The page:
In this situation one of the best things you can do to slow it down is eat meat…

  3. randolphr says:, baby.
    If you ever write more, I'll read every word.
    Bless ya !

  4. HollyShabtai says:

    You are so brave!! I am touched and inspired deeply by your candidness and truth in the details of your story ! What a journey Mama! I am so proud of you. Thanks so much for writing it down for us all to share and relate and integrate into ourselves. Great job!

  5. Katherine says:

    you rock. You are a total bad ass. Thank you for telling your story.

  6. yoga-adan says:

    glad you're expanding on your longer tale of this earlier on ej; such valuable info to share, thanks kara-leah

  7. Alex says:

    Thanks for sharing.! And best of luck as you continue on your journey towards a more peaceful Self.

  8. Hannah says:

    So beautiful. I experienced a similar breakdown/awakening over several years and I really resonate with the part about "trusting yourself". It's nice to hear someone else's experiences. Lots of light to you.

  9. ReactivePsychosis says:

    Psychosis is no fun, I remember having all those thoughts that everything was being orchestrated for my benefit. I much liked your explanation of being "totally in mind", its as though psychosis manipulates your conscious mind at the joints rather than destroy it.

    • Kara-Leah says:


      Yup, had the same sense of the whole world being orchestrated just for me… all was like a movie and I was the star!

      I wonder though if there isn't some kind of deeper truth in this… once you get past the way the ego sees it all…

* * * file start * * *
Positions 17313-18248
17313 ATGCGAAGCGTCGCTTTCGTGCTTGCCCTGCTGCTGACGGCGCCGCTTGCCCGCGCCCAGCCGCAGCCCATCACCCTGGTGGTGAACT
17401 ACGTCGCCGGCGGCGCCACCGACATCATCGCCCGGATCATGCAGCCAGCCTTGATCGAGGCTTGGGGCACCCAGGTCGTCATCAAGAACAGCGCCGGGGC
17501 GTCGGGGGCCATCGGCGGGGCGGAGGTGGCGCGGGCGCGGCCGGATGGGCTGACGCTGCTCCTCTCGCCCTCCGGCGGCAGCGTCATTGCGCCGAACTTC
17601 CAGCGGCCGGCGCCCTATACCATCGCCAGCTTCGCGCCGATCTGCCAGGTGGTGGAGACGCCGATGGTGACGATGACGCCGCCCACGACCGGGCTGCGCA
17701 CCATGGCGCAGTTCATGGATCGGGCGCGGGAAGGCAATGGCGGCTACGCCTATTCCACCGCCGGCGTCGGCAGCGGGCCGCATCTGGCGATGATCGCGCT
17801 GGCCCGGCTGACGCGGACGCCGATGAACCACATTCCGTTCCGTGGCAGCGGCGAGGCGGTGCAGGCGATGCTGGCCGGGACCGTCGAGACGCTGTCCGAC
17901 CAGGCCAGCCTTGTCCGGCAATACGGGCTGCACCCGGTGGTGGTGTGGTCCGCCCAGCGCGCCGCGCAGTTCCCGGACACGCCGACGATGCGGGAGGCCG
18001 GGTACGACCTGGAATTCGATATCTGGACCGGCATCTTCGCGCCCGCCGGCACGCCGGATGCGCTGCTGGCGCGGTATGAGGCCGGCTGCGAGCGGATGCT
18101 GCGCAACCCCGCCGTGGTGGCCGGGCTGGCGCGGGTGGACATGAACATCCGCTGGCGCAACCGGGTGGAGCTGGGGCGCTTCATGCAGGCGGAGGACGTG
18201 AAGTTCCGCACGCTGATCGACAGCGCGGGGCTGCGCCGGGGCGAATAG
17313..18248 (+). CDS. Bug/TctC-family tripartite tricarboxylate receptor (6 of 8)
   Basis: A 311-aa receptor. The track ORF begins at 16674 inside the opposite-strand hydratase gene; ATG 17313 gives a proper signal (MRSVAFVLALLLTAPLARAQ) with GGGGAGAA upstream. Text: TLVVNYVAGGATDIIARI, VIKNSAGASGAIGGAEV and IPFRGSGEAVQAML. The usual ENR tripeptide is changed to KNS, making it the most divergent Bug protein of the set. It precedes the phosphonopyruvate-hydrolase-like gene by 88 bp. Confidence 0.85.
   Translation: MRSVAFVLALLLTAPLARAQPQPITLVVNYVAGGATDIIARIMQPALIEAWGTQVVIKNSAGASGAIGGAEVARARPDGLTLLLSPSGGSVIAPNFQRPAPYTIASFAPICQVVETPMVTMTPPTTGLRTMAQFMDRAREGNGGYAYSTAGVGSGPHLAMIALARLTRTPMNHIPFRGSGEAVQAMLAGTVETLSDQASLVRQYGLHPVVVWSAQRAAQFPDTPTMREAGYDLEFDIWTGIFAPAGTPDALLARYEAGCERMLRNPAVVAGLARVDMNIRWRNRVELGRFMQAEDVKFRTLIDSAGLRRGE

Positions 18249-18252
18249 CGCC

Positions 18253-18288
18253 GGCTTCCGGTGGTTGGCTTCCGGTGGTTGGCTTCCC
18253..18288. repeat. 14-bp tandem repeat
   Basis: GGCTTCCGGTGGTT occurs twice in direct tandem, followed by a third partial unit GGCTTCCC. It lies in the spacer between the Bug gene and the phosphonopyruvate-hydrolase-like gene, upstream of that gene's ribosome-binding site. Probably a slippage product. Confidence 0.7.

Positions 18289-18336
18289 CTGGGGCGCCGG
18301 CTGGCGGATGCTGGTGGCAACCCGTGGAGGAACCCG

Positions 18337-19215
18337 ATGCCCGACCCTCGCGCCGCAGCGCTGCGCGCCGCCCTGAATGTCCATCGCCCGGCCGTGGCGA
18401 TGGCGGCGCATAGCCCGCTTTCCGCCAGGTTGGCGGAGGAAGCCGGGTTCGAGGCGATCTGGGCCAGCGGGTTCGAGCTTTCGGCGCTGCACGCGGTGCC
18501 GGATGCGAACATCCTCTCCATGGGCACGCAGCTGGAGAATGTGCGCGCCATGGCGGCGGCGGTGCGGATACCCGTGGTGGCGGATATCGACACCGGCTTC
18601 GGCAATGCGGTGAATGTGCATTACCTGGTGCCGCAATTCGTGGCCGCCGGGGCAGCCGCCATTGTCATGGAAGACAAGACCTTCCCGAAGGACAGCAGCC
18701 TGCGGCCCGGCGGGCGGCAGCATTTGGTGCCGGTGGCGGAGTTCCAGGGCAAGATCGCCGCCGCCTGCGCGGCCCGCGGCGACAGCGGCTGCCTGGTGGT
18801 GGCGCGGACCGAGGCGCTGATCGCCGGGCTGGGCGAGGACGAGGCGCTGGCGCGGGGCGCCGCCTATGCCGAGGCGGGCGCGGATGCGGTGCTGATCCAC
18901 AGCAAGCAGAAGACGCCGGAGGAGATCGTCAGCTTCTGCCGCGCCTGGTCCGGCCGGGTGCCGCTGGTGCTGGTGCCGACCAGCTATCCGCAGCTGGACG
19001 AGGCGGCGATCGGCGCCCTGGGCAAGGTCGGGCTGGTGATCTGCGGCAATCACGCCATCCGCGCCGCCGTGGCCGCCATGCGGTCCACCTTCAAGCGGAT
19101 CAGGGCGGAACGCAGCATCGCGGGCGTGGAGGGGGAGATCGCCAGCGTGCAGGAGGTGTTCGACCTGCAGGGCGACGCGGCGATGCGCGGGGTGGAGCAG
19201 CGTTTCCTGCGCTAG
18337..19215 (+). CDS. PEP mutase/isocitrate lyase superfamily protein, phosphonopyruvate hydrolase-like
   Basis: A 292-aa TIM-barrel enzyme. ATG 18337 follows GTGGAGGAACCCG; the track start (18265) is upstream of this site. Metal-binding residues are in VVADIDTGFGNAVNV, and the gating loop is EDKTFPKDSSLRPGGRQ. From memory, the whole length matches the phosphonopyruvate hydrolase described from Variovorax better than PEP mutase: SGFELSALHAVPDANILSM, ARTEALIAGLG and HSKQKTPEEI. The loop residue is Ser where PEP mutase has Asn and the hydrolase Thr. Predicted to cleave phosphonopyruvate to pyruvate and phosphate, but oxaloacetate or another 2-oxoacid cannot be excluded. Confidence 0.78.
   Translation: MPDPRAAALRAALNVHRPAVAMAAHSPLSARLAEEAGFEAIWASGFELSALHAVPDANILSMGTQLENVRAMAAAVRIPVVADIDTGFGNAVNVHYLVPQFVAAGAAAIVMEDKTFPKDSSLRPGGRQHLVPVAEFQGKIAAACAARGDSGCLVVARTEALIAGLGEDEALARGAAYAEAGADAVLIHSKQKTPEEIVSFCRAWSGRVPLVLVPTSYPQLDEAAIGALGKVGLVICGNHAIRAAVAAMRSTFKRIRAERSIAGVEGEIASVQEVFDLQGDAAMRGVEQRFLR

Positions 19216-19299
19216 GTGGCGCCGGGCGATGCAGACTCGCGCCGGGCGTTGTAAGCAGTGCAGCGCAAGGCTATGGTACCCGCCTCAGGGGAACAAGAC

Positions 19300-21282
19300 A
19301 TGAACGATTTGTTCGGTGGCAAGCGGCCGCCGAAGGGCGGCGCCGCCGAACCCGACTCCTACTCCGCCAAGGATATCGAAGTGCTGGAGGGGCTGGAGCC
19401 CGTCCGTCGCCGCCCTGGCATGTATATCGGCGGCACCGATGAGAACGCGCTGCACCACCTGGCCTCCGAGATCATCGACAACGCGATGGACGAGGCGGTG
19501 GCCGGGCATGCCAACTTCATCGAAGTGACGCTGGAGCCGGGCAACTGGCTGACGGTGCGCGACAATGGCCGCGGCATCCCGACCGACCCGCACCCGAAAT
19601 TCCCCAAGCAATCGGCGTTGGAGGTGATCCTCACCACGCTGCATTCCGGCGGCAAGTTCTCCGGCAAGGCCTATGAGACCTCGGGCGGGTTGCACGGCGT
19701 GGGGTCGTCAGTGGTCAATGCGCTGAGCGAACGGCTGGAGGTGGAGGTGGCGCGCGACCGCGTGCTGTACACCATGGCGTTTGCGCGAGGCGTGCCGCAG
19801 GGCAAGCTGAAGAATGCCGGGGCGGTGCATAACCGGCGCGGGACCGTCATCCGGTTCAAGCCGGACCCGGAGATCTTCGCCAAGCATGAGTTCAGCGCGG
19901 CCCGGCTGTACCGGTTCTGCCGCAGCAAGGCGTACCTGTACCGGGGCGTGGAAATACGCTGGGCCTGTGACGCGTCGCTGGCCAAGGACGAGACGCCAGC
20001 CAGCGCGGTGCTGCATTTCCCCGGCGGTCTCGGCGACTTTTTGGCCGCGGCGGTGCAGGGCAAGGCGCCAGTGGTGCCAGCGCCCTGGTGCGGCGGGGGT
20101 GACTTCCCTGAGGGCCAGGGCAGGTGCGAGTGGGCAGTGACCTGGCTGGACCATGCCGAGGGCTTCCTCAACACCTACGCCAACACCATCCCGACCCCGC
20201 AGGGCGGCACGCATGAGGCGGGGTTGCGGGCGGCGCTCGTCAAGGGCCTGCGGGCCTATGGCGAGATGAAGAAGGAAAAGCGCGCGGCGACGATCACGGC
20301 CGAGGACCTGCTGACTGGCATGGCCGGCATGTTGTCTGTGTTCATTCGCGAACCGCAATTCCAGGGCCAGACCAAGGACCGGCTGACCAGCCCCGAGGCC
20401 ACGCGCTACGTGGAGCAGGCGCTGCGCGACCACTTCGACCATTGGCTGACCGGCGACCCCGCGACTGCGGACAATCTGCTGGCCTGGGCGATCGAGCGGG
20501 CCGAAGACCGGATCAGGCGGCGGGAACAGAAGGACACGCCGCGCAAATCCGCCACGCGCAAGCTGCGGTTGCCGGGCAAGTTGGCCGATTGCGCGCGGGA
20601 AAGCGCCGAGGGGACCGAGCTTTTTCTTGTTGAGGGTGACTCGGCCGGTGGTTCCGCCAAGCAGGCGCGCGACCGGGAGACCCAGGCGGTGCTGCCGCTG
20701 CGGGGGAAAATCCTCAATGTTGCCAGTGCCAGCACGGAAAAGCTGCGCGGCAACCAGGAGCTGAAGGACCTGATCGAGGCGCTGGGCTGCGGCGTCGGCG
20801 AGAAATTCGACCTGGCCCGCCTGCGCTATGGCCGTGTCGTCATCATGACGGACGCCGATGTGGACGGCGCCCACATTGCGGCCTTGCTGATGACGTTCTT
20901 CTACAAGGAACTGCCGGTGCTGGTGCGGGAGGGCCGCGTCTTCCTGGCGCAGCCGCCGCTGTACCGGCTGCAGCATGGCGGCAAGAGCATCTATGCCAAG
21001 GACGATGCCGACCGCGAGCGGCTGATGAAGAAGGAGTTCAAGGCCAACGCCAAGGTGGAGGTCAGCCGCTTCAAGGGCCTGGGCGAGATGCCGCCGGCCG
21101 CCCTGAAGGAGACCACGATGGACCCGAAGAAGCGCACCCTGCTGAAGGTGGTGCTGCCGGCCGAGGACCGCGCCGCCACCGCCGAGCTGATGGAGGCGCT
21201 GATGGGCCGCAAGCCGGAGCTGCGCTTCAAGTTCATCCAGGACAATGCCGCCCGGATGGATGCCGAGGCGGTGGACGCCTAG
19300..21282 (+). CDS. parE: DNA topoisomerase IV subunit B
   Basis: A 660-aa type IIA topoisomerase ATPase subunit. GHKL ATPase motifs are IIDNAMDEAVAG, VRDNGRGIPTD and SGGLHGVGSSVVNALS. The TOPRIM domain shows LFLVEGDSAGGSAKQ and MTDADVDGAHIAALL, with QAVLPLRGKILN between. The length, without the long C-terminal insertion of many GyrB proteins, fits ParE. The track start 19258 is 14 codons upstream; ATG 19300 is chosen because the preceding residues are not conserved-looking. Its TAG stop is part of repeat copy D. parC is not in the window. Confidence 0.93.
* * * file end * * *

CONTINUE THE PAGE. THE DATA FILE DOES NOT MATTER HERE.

10. Shelly says:

    I am nearing my 5th anniversary of my last hospitalization. I had 2 episodes within about a year of each other after my divorce. Thanks for sharing your story.

  11. yogijulian says:

    i also really love how you track the journey through to the deep and authentic process of dealing with the layers of unresolved emotion so as to find your way through…. and especially how there came a point when you had cried all those tears out.

    many people never enter that process for fear it will be endless and many spiritual teachings/teachers will provide all sorts of self-invalidating reasons for not "going there" but i think that is where the real work lies.

    • Kara-Leah says:

      Hey Julian,

      Ah yes… the only way to heal was to turn around and face it all head on. Having tasted bliss, there was no way I could go back to living the way I had been, unconscious and in denial!

      And it wasn't endless. Maybe 5 to 7 years. Sure, there were months that would go past when every single time I stepped on to my yoga mat, I would cry and cry and cry… but there was always a sense of relief afterwards that kept me on the path. There's no doubt in heart that moving the emotions through is where the work lies. Release is key!

  12. Carlie says:

    Thanks for sharing! I too went through the vomit purges of old emotions and still experience the odd language stuff (I don't know what language it is). But that's OK., the Kundalini knows what it is doing.

  13. Powerful stuff, Kara-Leah. So glad you're here and willing to share this with us.